WilCo Animal Advocates Hire Bulldog Attorney

Attorney Bill Aleshire hired to press for more vigor in Sheriff's Office animal cruelty and neglect investigation into Williamson County Regional Shelter

A kitten cowers in an unkempt cage at the problem-plagued Williamson Co. Regional Animal Shelter in Georgetown.
A kitten cowers in an unkempt cage at the problem-plagued Williamson Co. Regional Animal Shelter in Georgetown. (Photo By Lori Rogowski)

Defenders of an increasing number of unfortunate critters at the problem-plagued Williamson Co. Regional Animal Shelter in Georgetown have hired Austin lawyer and former Travis Co. Judge Bill Aleshire to press for a more vigorous investigation into allegations of animal cruelty and neglect.

Animal welfare advocates turned to Aleshire, a longtime "good government" rabble rouser, after Williamson Co. attorney Jana Duty transferred the investigation from a constable's office to the sheriff's office. The probe was initially launched out of Precinct 1 Constable Gary Griffin's office, based on a police report stating that conditions at the shelter warranted an investigation. Aleshire's clients suspect a "cover-up of evidence," according to a July 13 public-information request Aleshire filed on their behalf with WilCo officials. (To download a PDF of the complete open records letter, see the sidebar below.) As Aleshire told the Chronicle, "We have reason to be concerned whether the investigation, so far, meets the criteria of fair, professional, and thorough. We will make sure that records critical to the investigation are preserved by the county."

While Aleshire also represents Griffin in an unrelated lawsuit pending against the county, he said his animal-advocate clients were referred to his firm by the president of the Texas Humane Societies, Patt Nordyke, for whom the firm, Riggs & Aleshire P.C., has done some pro bono work in the past. "Our clients were not aware that we represented Constable Griffin … until we told them," Aleshire said.

In filing the records request, Aleshire seeks to obtain copies of all correspondence relating to the shelter scandal, as well as audio and video surveillance tapes from the shelter. The request also seeks a missing county camera that volunteers say contained images of sick animals, including a pregnant Chihuahua that died uneuthanized, apparently from complications stemming from the pregnancy. Copies of the request were sent to shelter interim director Dana Boehm (filling the post of former director Melanie Sobel, who left office June 1), WilCo Sheriff James Wilson, County Judge Dan Gattis, and county commissioners Lisa Birkman, Cynthia Long, Valerie Covey, and Ron Morrison.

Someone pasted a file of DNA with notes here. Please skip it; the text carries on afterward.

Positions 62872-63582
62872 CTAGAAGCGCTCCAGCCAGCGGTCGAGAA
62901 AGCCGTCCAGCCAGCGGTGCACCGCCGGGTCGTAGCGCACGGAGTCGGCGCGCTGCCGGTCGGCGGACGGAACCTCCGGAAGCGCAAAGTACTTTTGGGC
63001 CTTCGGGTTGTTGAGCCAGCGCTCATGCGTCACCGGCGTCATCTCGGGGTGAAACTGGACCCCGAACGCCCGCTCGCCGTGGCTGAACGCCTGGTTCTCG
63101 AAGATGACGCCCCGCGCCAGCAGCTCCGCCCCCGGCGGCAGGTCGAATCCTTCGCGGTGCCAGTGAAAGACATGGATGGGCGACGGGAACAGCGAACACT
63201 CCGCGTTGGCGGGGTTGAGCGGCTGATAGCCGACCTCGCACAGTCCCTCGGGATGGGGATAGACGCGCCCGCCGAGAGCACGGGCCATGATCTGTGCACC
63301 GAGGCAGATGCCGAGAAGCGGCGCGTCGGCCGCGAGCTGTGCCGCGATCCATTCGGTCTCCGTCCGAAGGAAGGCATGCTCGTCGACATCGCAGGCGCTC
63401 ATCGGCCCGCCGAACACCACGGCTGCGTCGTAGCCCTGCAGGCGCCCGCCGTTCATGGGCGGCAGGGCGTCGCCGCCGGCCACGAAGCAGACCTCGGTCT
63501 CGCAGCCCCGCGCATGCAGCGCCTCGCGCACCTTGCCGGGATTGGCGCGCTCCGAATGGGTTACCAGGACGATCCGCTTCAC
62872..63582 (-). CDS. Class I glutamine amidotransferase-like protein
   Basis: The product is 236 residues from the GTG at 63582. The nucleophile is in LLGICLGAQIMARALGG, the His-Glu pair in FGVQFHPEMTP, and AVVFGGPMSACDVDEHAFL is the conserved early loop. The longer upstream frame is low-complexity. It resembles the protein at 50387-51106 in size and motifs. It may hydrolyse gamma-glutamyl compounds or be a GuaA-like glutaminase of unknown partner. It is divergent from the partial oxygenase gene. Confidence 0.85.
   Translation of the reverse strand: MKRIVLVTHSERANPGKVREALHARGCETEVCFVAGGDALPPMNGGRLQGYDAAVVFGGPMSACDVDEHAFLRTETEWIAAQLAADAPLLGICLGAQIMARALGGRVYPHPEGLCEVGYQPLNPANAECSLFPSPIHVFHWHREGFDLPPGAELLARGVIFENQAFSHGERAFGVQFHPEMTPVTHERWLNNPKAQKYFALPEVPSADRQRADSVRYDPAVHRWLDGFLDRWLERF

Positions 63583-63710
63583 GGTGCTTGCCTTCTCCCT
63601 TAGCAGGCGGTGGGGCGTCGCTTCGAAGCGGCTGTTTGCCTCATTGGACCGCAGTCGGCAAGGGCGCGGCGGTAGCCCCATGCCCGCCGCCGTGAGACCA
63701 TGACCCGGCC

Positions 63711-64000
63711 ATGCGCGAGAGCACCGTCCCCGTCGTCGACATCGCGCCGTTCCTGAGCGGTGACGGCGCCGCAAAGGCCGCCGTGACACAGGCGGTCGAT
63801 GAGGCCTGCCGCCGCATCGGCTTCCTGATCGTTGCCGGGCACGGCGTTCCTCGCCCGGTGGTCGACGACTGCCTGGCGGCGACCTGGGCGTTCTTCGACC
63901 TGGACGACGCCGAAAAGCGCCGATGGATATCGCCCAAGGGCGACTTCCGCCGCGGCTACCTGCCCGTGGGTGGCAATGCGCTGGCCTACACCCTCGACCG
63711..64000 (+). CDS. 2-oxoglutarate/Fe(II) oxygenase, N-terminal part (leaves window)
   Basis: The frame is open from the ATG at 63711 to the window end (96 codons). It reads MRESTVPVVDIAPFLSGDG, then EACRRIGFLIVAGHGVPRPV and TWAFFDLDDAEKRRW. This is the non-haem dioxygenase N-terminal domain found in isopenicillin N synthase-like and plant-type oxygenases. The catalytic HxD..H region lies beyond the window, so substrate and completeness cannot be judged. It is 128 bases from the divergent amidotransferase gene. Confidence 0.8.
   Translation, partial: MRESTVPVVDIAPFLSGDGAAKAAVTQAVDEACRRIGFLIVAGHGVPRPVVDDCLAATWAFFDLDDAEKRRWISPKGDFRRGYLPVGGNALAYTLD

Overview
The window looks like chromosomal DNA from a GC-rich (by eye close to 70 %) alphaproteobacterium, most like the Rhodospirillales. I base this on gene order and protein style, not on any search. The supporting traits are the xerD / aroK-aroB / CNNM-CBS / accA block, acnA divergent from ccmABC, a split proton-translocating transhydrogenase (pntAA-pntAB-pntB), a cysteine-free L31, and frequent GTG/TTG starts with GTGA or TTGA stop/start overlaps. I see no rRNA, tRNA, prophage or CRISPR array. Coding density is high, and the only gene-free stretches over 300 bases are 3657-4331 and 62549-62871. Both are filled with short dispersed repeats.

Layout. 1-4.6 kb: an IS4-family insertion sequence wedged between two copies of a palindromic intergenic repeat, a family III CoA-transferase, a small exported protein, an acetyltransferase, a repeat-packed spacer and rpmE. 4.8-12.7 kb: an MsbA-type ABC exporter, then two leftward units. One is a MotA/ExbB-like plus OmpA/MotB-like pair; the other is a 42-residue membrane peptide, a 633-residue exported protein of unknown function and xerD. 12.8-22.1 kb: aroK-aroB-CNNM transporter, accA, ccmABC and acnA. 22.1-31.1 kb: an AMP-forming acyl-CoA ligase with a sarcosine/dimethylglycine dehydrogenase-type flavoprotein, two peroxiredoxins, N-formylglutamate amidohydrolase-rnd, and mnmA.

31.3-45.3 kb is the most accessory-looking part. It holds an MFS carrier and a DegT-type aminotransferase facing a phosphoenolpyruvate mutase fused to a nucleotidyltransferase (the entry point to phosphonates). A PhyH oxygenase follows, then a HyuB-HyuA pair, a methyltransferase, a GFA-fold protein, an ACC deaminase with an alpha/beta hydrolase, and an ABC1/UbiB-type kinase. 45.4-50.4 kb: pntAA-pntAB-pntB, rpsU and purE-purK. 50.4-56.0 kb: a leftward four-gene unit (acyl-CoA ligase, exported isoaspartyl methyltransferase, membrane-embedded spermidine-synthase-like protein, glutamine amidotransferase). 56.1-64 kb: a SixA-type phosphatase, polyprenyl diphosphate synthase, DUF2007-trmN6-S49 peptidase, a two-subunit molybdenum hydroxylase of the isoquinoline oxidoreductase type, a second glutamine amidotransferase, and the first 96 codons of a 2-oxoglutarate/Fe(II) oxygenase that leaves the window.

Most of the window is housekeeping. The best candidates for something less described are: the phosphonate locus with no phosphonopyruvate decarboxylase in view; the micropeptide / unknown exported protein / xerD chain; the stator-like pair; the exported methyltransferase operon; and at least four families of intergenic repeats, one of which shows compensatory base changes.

Aleshire's letter to county officials also explains his motive for filing the public-information request. "If the sheriff's office is conducting an actual criminal investigation, we understand that could affect whether Williamson County is required to disclose some of the requested records to us at this time," the letter states. "On the other hand, if there is no actual criminal investigation under way, we maintain that we are entitled to prompt disclosure of all of these records."

County officials did not respond to requests to comment on the ongoing controversy, but Public Information Officer Connie Watson, in an e-mail response, defended the shelter operations, saying the facility "follows all state requirements in the care of its animals. The staff of the shelter takes great pride in their work and shows great concern for the animals' overall welfare." Public outcries over the shelter's conditions erupted in mid-June – three weeks after Sobel's resignation – when reports surfaced that the multimillion-dollar animal shelter was allegedly failing to safely and humanely care for stray dogs and cats. Initially billed as a regional facility that would seem more like a pet store than a pound, the new shelter now carries the reputation of a dirty, disease-infested, last-ditch dungeon for strays. Photographs taken by volunteer Lori Rogowski, especially one of a dead blue-eyed cat in a blue box next to a splotch of excrement, have served to reinforce activists' complaints. "I must say that the picture the Chronicle ran of that little kitty last week ["Dying Alone in Williamson County," July 6] brought tears to the eyes of even us mean ol' attorneys," Aleshire said. "I cannot imagine the breach of human decency, let alone violation of legal responsibilities, that could lead someone to let that happen, not once, but over and over."

Bill Aleshire
Bill Aleshire (Photo By Jana Birchum)